The head is redone. replaced the alternator. put new rings and rod bearings in. it was runnning fine after i finished it all that. i heard some noise and replaced the water pump. now it won't start. if it does it's really really rough and advancing or decreasing the distributor doesn't work at all. i redid the timing 3-5 x's and still the same results either way. what could it be????
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Re: 97 metro starting problems
You redid the timing distributor timing or belt timing because it really seems your timing belt is off one tooth making the valve open at the wrong time check this first if you did check the keyways in the crank and cam to make sure they are not worn sometimes they flop back and worth this would be bad... but it happens allot follow up and ill help as much as i can
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Remove the cylinder head. Then remove oil pan. Unbolts rods one at a time and pull piston out the top. Hone cylinder install new ting on piston and reinstall. (Make sure rod cap goes back on same rod and same direction don't for get to torque the bolts on the rod cap)
It can be time consuming and the end result may not be desirable if you haven't done it before. ---
The following is just a sample of what to do once the engine is torn down:
Pistons and Connecting Rods
Before installing the piston/connecting rod assembly, oil the pistons, piston rings and the cylinder walls with light engine oil. Install connecting rod bolt protectors or rubber hose onto the connecting rod bolts/studs. Also perform the following:
Select the proper ring set for the size cylinder bore.
Position the ring in the bore in which it is going to be used.
Push the ring down into the bore area where normal ring wear is not encountered.
Use the head of the piston to position the ring in the bore so that the ring is square with the cylinder wall. Use caution to avoid damage to the ring or cylinder bore.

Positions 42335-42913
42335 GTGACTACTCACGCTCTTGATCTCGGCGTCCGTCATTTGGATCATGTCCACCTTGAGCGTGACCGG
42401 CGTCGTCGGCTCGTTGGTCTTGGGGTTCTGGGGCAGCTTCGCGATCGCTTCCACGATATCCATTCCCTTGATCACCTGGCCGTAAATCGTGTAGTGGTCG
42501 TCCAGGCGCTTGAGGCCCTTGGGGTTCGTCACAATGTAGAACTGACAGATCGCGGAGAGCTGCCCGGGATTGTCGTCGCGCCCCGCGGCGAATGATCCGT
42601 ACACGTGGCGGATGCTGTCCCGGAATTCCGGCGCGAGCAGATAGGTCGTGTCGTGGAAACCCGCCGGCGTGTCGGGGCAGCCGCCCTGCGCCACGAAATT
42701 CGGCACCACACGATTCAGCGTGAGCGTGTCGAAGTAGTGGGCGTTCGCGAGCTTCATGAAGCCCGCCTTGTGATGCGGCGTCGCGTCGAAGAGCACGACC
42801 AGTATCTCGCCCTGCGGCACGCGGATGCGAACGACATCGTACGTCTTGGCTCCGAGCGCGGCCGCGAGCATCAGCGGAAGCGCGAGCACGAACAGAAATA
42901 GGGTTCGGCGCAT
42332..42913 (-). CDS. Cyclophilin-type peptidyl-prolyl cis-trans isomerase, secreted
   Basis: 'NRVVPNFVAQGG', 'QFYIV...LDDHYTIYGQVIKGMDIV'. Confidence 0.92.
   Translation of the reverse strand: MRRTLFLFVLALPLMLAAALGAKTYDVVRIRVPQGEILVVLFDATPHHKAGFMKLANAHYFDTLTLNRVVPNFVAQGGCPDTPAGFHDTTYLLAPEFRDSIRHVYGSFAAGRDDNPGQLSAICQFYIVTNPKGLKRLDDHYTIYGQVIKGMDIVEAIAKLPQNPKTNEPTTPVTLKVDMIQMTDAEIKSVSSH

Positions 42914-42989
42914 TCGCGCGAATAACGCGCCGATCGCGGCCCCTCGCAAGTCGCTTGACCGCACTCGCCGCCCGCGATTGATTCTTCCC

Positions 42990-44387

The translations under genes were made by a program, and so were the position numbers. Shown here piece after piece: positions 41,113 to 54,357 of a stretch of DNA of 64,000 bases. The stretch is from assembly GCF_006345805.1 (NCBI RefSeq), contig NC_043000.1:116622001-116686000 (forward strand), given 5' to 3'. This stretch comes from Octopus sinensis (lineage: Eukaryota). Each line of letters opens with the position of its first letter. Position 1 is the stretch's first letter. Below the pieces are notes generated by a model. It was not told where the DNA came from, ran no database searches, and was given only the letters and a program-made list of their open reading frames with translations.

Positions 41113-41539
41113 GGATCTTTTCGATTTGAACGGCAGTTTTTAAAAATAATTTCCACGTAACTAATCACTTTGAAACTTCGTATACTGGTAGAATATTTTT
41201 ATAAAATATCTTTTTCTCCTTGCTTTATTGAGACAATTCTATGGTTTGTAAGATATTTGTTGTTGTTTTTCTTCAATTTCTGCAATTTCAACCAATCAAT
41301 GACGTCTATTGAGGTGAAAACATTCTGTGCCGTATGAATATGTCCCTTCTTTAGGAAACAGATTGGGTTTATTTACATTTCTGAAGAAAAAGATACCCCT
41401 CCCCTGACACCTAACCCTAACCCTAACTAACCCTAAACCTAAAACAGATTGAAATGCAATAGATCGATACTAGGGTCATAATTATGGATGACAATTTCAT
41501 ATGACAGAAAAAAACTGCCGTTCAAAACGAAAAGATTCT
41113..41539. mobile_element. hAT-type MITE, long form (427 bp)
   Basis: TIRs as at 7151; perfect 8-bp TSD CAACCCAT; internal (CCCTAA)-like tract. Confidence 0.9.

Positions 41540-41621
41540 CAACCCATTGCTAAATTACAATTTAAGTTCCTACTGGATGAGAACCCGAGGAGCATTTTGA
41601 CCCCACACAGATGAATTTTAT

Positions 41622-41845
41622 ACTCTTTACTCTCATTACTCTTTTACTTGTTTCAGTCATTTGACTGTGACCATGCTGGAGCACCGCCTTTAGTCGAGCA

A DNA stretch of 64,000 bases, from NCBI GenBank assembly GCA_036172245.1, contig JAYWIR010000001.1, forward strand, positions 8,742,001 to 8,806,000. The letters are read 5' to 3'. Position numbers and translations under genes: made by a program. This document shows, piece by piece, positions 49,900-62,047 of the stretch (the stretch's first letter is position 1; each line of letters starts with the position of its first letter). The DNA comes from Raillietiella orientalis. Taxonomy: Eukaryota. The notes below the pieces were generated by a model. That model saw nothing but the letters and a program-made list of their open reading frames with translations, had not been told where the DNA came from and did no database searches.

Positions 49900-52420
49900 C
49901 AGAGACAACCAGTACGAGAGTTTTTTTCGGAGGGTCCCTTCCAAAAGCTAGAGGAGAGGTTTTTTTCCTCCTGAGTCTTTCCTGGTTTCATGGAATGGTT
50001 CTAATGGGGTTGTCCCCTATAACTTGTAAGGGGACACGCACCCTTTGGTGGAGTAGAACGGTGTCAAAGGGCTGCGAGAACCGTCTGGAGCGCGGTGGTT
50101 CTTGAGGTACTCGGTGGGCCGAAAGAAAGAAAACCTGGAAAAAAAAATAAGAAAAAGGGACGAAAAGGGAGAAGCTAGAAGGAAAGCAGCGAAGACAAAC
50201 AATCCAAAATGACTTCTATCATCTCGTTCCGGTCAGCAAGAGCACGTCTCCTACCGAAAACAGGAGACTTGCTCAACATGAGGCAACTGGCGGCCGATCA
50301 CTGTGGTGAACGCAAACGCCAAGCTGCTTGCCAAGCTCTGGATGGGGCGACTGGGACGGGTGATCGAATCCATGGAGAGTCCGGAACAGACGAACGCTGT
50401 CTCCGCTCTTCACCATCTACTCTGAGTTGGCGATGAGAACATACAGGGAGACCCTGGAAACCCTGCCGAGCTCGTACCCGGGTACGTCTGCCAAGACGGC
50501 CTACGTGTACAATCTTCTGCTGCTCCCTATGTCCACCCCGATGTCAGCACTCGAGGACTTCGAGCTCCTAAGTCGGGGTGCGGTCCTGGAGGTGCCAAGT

Measure the gap between the ends of the ring with a feeler gauge. Ring gap in a worn cylinder is normally greater than specification. If the ring gap is greater than the specified limits, try an oversize ring set.
Fig. 5: Checking the piston ring-to-ring groove side clearance using the ring and a feeler gauge
Check the ring side clearance of the compression rings with a feeler gauge inserted between the ring and its lower land according to specification. The gauge should slide freely around the entire ring circumference without binding. Any wear that occurs will form a step at the inner portion of the lower land. If the lower lands have high steps, the piston should be replaced.
Fig. 6: The notch on the side of the bearing cap matches the tang on the bearing insert
Unless new pistons are installed, be sure to install the pistons in the cylinders from which they were removed. The numbers on the connecting rod and bearing cap must be on the same side when installed in the cylinder bore. If a connecting rod is ever transposed from one engine or cylinder to another, new bearings should be fitted and the connecting rod should be numbered to correspond with the new cylinder number. The notch on the piston head goes toward the front of the engine.
Install all of the rod bearing inserts into the rods and caps.
Fig. 7: Most rings are marked to show which side of the ring should face up when installed to the piston
Install the rings to the pistons. Install the oil control ring first, then the second compression ring and finally the top compression ring. Use a piston ring expander tool to aid in installation and to help reduce the chance of breakage.